We eagerly waited… and waited for my nephew’s (Baby C’s) grand entrance into our world. Finally he came in his 8 pound 5 ounce splendor, delighting us with his little life. Baby C became Camden Ron. 

And Toddlers A and B, Camden’s twin big brothers, are still finding out that their lives will be irrevocably changed… and for the better.

twins with baby brother

Delicate babies remind me how we begin, so vulnerable and moldable, with our entire futures rolled out in front of us, waiting. That can make us thrill or tremble… or both. 

Camden, I pray that as you start your life, you would delight in life, delight in your present, and yes, even the unknown of your future. I love you, little boy!


Photo credits: M.L.H.

Room with a view

Lord willing, in a few short days, I plan to move. As excited as I am about this next step, I am sad to leave Immigrantville behind. There are lots of things I will miss. Some things are big, but I will miss the small things too… like the daily view from my bedroom window.

I have been snapping photos, trying to enjoy the view to the fullest before I start waking up to a view of my new neighbors’ windows. 

So enjoy the photos with me.

Weddings and the Wild West

Two weddings in two weeks. Whew. They were lovely weddings. Both fairly small and fairly simple. One was a dear friend’s wedding; the other, my baby sister’s. One couple puttered away in an old car; the other roared off in a helicopter on what turned out to be an unfortunately windy day.

I helped coordinate the ceremony for one wedding and was a bridesmaid in the other. By the time both were done and we had gorged ourselves on Casey’s pizza that last Saturday night, I was ready for a change of pace.

So I headed west.

But my Wild West trip was not wild. It was hardly the West either, but even to us in Illinois, anything west of the Mississippi is pretty far west. Besides, it’s not often we Illinoisans see “Pavement ends” or “Gravel ends” signs like you see in Nebraska.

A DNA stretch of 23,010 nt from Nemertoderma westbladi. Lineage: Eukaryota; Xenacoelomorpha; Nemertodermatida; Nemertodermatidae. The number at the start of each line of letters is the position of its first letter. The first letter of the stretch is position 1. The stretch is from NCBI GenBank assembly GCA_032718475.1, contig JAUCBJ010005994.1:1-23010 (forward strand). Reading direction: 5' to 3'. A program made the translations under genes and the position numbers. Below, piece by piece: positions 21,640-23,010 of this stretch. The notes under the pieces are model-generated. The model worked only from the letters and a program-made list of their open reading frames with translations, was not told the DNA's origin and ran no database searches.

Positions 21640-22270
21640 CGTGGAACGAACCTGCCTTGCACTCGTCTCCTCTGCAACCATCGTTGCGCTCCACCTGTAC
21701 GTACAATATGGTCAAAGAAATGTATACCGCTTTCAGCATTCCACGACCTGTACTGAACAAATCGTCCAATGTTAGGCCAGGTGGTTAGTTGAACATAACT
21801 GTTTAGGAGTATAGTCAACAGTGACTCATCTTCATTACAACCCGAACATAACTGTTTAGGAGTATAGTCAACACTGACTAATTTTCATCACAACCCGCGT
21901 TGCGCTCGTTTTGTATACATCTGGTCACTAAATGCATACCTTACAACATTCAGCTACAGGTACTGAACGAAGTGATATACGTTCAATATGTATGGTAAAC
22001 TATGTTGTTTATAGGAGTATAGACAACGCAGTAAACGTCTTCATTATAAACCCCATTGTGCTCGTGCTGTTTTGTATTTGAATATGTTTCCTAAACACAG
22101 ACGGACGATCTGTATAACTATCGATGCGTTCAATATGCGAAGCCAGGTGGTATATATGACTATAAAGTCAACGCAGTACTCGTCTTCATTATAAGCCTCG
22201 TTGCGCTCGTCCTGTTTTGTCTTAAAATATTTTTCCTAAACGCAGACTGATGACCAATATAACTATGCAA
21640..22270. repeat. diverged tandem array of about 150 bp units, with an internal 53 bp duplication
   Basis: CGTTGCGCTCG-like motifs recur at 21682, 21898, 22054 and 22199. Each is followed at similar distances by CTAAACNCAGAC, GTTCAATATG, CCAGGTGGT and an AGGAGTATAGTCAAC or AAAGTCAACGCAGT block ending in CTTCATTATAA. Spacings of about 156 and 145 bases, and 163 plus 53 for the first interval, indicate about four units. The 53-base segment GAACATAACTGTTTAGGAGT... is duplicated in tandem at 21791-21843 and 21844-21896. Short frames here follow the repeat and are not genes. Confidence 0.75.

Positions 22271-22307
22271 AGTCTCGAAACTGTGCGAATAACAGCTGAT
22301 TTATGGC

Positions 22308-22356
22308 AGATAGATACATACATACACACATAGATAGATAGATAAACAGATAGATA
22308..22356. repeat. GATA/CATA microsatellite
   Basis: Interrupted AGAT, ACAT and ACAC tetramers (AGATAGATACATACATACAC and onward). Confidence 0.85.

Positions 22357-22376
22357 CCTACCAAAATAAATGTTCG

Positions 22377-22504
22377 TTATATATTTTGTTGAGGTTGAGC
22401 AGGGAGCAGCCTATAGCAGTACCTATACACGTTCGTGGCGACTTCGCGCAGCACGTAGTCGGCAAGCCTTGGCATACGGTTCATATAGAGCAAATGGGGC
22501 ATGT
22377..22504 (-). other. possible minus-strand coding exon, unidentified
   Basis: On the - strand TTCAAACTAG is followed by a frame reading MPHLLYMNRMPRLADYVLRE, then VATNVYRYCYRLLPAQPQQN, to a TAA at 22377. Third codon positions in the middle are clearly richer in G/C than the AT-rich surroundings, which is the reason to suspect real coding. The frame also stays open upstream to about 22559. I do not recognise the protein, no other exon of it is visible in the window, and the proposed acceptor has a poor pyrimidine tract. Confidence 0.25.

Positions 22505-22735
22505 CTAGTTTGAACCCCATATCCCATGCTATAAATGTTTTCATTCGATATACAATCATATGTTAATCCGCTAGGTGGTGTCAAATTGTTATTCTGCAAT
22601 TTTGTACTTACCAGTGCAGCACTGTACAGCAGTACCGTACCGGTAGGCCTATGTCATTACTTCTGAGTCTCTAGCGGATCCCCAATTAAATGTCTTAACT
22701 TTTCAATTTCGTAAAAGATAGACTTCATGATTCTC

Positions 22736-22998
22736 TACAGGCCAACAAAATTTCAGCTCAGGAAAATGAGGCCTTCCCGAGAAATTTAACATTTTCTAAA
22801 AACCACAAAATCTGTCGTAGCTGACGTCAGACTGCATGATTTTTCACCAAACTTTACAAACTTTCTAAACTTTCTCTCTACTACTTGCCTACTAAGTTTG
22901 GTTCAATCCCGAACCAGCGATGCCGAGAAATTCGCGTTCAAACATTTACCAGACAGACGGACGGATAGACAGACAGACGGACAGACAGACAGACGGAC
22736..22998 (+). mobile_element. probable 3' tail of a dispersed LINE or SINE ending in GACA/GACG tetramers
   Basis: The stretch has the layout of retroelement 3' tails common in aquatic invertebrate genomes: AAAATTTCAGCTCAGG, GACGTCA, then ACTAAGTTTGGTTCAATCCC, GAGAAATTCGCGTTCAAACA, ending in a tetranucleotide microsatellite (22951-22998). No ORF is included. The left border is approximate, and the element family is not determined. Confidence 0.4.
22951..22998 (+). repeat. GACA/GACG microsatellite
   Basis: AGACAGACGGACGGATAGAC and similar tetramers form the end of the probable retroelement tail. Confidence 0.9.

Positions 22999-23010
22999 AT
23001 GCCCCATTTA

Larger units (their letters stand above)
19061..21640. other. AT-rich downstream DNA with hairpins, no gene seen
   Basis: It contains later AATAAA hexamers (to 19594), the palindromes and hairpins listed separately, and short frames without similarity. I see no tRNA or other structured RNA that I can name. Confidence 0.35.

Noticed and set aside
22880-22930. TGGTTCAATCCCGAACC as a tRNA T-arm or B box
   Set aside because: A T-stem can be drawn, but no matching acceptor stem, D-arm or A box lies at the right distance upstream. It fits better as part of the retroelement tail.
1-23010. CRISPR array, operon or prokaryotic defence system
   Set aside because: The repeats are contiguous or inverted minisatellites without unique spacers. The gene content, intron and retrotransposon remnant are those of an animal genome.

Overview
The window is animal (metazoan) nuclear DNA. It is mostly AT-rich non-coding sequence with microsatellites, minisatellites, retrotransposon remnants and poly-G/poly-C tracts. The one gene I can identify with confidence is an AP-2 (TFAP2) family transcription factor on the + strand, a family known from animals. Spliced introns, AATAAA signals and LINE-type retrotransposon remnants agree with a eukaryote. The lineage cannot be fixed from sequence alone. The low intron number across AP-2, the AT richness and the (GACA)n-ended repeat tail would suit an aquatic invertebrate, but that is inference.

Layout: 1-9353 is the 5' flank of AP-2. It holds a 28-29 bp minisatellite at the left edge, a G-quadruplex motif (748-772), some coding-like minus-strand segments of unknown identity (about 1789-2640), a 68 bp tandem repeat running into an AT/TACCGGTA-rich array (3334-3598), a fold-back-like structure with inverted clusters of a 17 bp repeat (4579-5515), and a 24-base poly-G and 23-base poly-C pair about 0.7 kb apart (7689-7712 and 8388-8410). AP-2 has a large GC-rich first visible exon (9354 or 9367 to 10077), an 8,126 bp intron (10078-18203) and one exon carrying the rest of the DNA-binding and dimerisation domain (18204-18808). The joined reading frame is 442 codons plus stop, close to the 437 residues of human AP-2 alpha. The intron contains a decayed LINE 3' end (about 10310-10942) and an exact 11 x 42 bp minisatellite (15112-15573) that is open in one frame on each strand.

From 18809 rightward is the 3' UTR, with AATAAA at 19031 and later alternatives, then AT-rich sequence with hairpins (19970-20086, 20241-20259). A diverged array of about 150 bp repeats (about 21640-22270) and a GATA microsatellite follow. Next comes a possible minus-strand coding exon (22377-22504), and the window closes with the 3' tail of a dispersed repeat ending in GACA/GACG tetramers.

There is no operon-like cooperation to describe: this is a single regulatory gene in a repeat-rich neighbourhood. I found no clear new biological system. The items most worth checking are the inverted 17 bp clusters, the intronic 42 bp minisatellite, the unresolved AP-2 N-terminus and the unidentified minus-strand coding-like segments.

gravel ends road sign

I stayed with a dear childhood friend. We lounged, talked, read, took a snack to the church’s school, visited friends, shot a dirt pile (so, I have a ways to go yet before I’ll be hunting Bambi and Thumper), had runzas, and did oodles more things.

Nebraska runza

One of the “oodles” was a tour of a state park in Fairbury, NE built around wagon “swails” from the Oregon Trail route.

prairie grass

Later that week, the scenery on the way to Kansas was bland and comfortable. After spending the afternoon pricing books at Choice Books, another dear friend and I spent much of the weekend talking and reading in a beautiful, plant-filled apartment.

plants on window sill

We also managed to hang some lights, decorate for fall, and do a little downtown shopping… in between our lounging. 🙂

market store front

No, indeed, my Wild West trip did not turn out wild at all, but exactly, exactly as I had hoped.

Along the coast

I felt more at home with the worn travelers and scruffy men bumming cigarettes than I had browsing a mall full of things I didn’t need and lounging in Pad Thai Wok after my pad thai was gone and all I had left was C.S. Lewis.

I moved on to Willa Cather at the bus station. A French speaker asked for a cigarette. A worn man asked for 80 cents. Neither bothered me. I belonged enough not to care that I had a bad hair day and the hem of my skirt was brown from being too long on dirty streets two days in a row.

A group of loud Americans clambered off the bus. I knew they were American before I heard them speak. –Why are we such a loud culture?– Their laughter pulsated under the metal roof.

A retired Baptist preacher introduced himself. We’re involved in the same sort of work, he said. But he’s short term and I’m long term. That’s about as far as we got before my bus pulled up and nearly bumped us with its stout nose.

It was the end of my stay in Málaga for a two-day literacy training. I could post pictures of my trip, but the truth is, the hours I wasn’t in training, I was parked on my airbnb couch, basking in the aloneness.

Besides my trip to Málaga shortly before the coronavirus lockdown, my roommate and I also spent a day in Adra. Yes, there is a pattern: both Málaga and Adra are along the coast. Sound lovely?

Well, I’m not going to lie; the trip to Adra wasn’t great. The wind quickly banished my dream of lounging on the beach for countless hours. To say nothing of the few rude people that cast a shadow over the rest of the trip. But, I’ll flood you with pictures that make you believe our trip was a blast. Really, it was okay, but it might be a while before I go back. (And next time, I’ll bring my own personal bathroom and a can of pepper spray.)